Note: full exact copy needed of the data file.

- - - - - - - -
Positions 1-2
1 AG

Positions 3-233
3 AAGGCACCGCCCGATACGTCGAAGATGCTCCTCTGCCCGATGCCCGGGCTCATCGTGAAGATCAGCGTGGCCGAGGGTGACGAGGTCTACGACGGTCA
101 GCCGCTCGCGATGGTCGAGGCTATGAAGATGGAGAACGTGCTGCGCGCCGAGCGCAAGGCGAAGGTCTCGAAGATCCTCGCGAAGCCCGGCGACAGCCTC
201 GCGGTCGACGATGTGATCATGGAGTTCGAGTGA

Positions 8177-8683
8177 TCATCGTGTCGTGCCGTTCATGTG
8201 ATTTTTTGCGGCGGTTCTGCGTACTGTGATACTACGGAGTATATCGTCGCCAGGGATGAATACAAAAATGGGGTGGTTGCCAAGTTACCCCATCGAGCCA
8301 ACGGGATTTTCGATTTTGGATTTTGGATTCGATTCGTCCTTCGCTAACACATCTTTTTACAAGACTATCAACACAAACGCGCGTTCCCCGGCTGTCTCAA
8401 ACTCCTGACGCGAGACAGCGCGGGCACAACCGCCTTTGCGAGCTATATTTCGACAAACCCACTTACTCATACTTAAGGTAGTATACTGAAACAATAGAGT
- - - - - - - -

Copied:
Positions 1-2
1 AG

Positions 3-233
3 AAGGCACCGCCCGATACGTCGAAGATGCTCCTCTGCCCGATGCCCGGGCTCATCGTGAAGATCAGCGTGGCCGAGGGTGACGAGGTCTACGACGGTCA
101 GCCGCTCGCGATGGTCGAGGCTATGAAGATGGAGAACGTGCTGCGCGCCGAGCGCAAGGCGAAGGTCTCGAAGATCCTCGCGAAGCCCGGCGACAGCCTC
201 GCGGTCGACGATGTGATCATGGAGTTCGAGTGA

Positions 8177-8683
8177 TCATCGTGTCGTGCCGTTCATGTG
8201 ATTTTTTGCGGCGGTTCTGCGTACTGTGATACTACGGAGTATATCGTCGCCAGGGATGAATACAAAAATGGGGTGGTTGCCAAGTTACCCCATCGAGCCA
8301 ACGGGATTTTCGATTTTGGATTTTGGATTCGATTCGTCCTTCGCTAACACATCTTTTTACAAGACTATCAACACAAACGCGCGTTCCCCGGCTGTCTCAA
8401 ACTCCTGACGCGAGACAGCGCGGGCACAACCGCCTTTGCGAGCTATATTTCGACAAACCCACTTACTCATACTTAAGGTAGTATACTGAAACAATAGAGT